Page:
One thing I wanted to note separately, was how easy it was to sell SugarCRM to the management. An open source stack meant that we were could be in full control of the system. Independent software pieces meant that we could replace and upgrade them separately. Fully web based technology aligned very well with many other company tools. The brief demonstration of SugarCRM got them totally convinced that the system is mature enough and can handle everything the company needs, and more. The fact that SugarCRM could be easily installed on a laptop in just a couple of minutes helped. The nice look and selection of themes in default out of the box installation helped. The selection of modules in out of the box installation helped. And the possibility to install the system with plenty of sample data helped too. Overall, it took me less than two hours to convince the management that the system is good enough. And I wasn’t even trying hard.
So, what’s with the timing? We were given three weeks. In fact, it was two weeks for migration and one week for user training. We had to create a full replica of the existing system. Migrate all the data and implement all the functionality to support all the company processes. It took us three weeks to do it. Because we had no time to train the users, and because the company was on the doorstep of a large take over, we had to suspend the CRM migration efforts.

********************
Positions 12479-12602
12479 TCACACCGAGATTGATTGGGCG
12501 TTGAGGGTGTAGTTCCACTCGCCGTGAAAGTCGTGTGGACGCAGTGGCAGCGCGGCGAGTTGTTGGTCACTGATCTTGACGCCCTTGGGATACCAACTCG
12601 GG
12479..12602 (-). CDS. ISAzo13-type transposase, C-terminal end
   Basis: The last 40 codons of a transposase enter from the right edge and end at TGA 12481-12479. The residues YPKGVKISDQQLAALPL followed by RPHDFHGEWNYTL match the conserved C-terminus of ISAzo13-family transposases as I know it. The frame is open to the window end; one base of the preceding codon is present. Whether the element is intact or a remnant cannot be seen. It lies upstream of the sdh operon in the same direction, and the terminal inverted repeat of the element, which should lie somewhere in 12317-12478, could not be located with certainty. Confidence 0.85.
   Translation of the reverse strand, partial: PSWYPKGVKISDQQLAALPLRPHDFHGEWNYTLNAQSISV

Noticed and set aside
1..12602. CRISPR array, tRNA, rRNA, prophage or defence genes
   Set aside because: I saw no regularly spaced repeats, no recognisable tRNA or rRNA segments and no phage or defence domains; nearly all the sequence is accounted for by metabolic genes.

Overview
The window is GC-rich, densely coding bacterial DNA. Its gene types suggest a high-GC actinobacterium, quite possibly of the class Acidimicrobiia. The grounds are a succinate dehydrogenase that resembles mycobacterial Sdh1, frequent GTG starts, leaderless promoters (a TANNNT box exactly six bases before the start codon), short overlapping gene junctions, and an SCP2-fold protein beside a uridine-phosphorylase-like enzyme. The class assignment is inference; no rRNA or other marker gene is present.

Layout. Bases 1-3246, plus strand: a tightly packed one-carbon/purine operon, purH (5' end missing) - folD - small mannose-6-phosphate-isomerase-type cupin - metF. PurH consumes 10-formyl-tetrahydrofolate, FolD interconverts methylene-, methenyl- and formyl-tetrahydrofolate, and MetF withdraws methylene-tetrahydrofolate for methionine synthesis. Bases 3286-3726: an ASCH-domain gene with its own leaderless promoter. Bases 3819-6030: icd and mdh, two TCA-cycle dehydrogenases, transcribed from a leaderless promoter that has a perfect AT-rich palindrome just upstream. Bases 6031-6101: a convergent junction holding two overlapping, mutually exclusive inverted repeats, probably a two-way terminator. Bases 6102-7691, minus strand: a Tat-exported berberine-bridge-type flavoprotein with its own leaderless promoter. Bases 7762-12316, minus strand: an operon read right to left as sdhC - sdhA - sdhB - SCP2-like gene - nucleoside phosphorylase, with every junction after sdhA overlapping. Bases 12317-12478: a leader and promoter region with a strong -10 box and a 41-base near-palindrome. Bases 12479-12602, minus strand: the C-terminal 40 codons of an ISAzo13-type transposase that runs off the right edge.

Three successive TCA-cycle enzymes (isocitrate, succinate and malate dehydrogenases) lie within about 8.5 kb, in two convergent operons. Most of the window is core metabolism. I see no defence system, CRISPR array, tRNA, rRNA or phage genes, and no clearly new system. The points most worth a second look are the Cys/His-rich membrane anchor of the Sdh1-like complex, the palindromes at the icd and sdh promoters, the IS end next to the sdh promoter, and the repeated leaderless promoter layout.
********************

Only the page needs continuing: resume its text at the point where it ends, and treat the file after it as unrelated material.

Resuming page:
It took the company about three weeks to integrate all the new data. Also, quite a few processes were changed. And the company grew plenty of new staff in all departments.
When the question of the CRM migration was important once again, we had to face quite a few changes. Much much much more data than we originally tested with. A lot of changes in the ways things were handled. More users. And more automation was needed. The replica of the old CRM was of no value anymore.
It took us about three more weeks to adjust our installation of SugarCRM to fit the new requirements. Even now that the migration is officially over, we still have quite a few things to fix and improve. But that’s going to be a live process from now on.
The project was very challanging for the company, the team, and me personally. It was a complex thing technically, politically, and socially. For me personally, it was also quite a new management experience. I’ve been doing some project management before, but never had to deal with such magnitude, and especially in such tight deadlines. The good thing though was that I had to pick my own team.
Here are a few things that I’ve learned and a few things that I think are important to share.